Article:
Assisted living centre gets tax money for renovation, new unit

Reported by Bryn Levy
First Posted: Apr 11, 2014 4:03pm | Last Updated: Apr 11, 2014 5:00pm

A commitment from the provincial government means a major facelift for the Lighthouse Supported Living facility in downtown Saskatoon.

Health minister Dustin Duncan was on hand to announce $1.5 million in funding from the Government of Saskatchewan.

“It’s just a very worthwhile program and organization that’s been serving the people of Saskatoon for many years,” Duncan said.

The money caps a $4 million fundraising blitz started by the Lighthouse 11 months ago. A portion will go towards renovations to the facility, which provides housing to about 70 people in what was formerly the Capri Hotel.

The Lighthouse’s DeeAnne Mercier said the renovation will bring the building “into this century.”

“We’re going to be taking out the carpeting, re-doing the drywall, re-doing the plumbing, re-doing the bathroom fixtures. Making accessible doorways for people. Just those little things that are so important when you want to provide a safe home for people,” Mercier said.

Another piece of the project will see the construction of a 38-bed stabilisation unit.  The new unit will provide temporary emergency shelter to people who may be too intoxicated to be housed elsewhere.

Tracy Muggli is director of mental health and addictions services for the Saskatoon Health Region. She said the new unit will help reduce costly emergency room visits when the region’s eight bed Brief Detox Unit (BDU) fills up.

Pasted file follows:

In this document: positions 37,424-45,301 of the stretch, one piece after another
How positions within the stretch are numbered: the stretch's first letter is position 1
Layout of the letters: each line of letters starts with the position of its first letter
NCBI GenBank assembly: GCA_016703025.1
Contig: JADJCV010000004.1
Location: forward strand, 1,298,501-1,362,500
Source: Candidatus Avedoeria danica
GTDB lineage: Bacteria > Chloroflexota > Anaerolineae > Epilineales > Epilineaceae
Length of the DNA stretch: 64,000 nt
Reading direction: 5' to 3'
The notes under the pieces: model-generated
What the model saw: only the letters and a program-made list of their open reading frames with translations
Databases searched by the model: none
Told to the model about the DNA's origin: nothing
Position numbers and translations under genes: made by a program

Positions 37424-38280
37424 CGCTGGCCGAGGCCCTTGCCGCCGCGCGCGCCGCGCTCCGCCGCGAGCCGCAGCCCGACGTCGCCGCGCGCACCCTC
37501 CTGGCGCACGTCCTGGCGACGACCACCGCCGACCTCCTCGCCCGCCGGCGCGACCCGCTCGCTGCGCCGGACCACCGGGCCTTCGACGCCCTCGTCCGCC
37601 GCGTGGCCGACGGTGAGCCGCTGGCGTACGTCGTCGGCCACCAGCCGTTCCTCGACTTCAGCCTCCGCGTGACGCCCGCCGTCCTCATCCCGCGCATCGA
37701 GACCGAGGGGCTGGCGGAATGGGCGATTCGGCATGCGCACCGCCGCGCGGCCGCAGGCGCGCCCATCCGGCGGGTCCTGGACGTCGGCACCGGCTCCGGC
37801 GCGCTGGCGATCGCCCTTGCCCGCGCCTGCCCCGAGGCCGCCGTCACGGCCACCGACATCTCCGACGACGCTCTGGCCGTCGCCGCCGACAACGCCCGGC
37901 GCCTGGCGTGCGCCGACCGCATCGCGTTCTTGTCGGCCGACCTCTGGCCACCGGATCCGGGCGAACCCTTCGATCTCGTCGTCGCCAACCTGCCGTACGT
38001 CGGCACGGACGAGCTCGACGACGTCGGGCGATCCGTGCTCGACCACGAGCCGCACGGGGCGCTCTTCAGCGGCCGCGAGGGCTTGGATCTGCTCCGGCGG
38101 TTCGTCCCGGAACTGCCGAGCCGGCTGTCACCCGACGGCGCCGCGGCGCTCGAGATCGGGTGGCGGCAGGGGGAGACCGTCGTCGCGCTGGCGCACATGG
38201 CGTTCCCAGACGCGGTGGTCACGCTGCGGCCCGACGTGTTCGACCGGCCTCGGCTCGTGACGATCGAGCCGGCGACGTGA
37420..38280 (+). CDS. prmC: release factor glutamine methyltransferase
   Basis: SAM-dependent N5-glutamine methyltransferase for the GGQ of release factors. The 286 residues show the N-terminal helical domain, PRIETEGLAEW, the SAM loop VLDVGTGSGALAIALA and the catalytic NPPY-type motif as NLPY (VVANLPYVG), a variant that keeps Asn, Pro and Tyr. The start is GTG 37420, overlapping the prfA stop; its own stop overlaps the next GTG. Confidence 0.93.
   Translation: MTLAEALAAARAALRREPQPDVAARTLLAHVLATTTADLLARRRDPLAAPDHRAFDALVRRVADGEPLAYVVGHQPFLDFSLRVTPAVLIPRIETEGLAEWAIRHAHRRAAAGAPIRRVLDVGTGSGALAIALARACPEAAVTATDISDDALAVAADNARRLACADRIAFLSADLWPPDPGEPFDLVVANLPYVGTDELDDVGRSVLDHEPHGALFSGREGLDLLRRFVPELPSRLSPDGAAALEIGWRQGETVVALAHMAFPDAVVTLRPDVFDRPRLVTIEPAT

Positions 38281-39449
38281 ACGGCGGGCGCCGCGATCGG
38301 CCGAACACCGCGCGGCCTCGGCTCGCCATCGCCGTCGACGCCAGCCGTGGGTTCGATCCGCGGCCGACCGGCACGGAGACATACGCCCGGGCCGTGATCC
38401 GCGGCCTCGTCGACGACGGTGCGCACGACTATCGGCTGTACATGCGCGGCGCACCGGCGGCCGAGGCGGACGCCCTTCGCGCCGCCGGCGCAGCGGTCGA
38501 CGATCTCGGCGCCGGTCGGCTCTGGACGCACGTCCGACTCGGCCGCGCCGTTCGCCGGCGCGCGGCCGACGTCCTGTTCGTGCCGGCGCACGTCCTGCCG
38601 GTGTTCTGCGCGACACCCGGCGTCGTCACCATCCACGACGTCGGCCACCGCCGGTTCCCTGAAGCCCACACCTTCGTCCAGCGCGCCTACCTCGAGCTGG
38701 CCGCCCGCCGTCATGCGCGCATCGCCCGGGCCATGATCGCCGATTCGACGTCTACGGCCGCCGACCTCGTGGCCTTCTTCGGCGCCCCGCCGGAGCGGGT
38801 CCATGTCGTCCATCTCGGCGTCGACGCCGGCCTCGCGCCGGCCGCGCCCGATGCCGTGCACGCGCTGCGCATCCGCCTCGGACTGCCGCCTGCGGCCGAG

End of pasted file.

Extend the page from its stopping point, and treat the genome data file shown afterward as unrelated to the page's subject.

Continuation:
“We know that we can provide shelter services for far less. And, it’s a far more appropriate placement for people that are struggling,” she said.

For the Saskatoon Police Service (SPS), the issue of where to house intoxicated people is particularly important.

The service was rocked by three deaths in its holding cells back in 2010, and has been pushing to get out of the business of being the city’s housing of last resort ever since.

“We did have three in-custody deaths within a short period of time. And nobody wants to see that, whether it be in cells, whether it be in a park, or in your own home,” said Inspector Larry Vols, who heads up the SPS Headquarters Division.

Vols said the new unit will be another step in relieving pressure on the holding cells.

“People that need housing, that need other assistance, don’t need to be in our cells. We’re happy to see that there’s money being put aside for them,” he said.

SPDAT Training

Today organizations who work with those experiencing homelessness are at the Lighthouse to learn from Ian De Jong from OrgCode about using SPDAT.
SPDAT is a Service Prioritization Decision Assistance Tool. The goal is that through this assessment individuals will spend less time in emergency shelters, be provided more individualized care, and we will be able to collect better data. Better data will allow all of us to know where the greatest needs are in our community.

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Thank you to the United Way for bring this to Saskatoon so that organizations can have a common language to discuss the needs of those we serve.

Our Deepest Sympathies

Recently Cliff, a long-time tenant passed away. The family requested that memorial donations be directed to the Lighthouse. Rainbow Cinema made a large donation in Cliff’s name as he had been employed there for over 2 decades, as well as other gifts from friends and family.

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From everyone here at the Lighthouse, our deepest sympathies go out to all those who knew and loved him. We will continue to house everyone in need of a home thanks to your support.

To donate click the link here: https://www.canadahelps.org/dn/2762.